This series is intended to be a public conversation among teaching theologians of the ELCA on various themes of our faith and the challenging issues of our day. It invites readers to engage and dialogue with the ELCA's teaching theologians. The series is edited by Philip D.W. Krey, president of the Lutheran Theological Seminary at Philadelphia, on behalf of the presidents of the eight ELCA seminaries.
Christian Scharen: Sonja and I have been married for 20 years. When I look at the wedding band on my left hand, or fiddle with it absentmindedly, I in fact receive again the promise she made to me on our wedding day.
We Lutherans don't hold marriage as a sacrament, but something of the same logic is present in baptism and communion. In a sacrament we receive this combination of a promise along with a physical sign that helps us hold on to it. And the promise in baptism and communion is made not by another human — whose words and love are fallible, even with our best intentions — but by God.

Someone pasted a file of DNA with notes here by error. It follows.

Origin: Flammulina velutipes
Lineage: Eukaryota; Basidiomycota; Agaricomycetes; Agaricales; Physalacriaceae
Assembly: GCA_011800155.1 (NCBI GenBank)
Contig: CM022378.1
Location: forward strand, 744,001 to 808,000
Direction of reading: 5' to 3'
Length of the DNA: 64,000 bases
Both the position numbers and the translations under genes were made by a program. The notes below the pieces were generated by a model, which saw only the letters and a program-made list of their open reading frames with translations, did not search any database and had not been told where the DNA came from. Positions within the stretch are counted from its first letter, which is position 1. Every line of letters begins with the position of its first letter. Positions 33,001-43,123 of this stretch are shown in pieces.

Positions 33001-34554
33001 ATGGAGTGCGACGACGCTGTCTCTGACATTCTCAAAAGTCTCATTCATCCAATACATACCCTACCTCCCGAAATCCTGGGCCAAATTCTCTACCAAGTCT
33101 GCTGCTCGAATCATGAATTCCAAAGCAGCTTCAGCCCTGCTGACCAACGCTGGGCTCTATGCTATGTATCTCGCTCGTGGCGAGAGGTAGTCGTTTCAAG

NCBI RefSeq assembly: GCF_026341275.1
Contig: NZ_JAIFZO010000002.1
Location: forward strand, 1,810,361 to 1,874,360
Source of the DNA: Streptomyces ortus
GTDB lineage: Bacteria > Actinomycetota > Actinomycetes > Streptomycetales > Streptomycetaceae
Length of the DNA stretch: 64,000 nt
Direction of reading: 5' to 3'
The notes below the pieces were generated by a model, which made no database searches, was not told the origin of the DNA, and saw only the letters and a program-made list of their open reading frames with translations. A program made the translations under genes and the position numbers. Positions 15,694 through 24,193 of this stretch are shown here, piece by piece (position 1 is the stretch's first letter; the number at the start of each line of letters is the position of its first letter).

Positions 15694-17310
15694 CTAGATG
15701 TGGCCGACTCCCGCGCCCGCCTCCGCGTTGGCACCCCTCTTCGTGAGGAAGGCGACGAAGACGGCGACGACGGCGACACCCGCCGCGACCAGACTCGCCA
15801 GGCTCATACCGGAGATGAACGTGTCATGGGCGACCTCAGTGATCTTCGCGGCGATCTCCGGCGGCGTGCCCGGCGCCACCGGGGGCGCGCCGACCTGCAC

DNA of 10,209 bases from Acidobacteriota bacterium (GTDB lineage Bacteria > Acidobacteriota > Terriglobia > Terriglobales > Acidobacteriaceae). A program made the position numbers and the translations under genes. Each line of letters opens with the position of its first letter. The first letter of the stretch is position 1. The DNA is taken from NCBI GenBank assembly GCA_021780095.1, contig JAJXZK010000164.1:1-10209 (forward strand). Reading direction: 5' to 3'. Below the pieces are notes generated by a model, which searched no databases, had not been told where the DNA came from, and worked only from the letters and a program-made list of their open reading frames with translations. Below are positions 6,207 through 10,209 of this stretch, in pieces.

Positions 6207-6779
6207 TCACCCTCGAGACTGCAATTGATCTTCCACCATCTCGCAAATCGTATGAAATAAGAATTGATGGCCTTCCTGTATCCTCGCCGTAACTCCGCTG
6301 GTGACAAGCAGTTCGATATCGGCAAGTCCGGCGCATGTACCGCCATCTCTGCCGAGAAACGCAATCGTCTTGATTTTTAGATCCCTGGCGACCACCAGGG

We receive a holy and divine promise of love that can never be broken, joined to the physical elements of water and food. So when I hear God's promise of forgiveness and new life, I also feel the water washing that comes with the promise; I taste the bread and wine that speak to my eyes, mouth and nose, the same promise that words say to my ears.
Within baptism and communion we can know the deep truth that God works in and through the goodness of creation, working to heal and make whole the relationships broken apart by sin.
The rest of this article is only available to subscribers.
© 2016 Augsburg Fortress, Publishers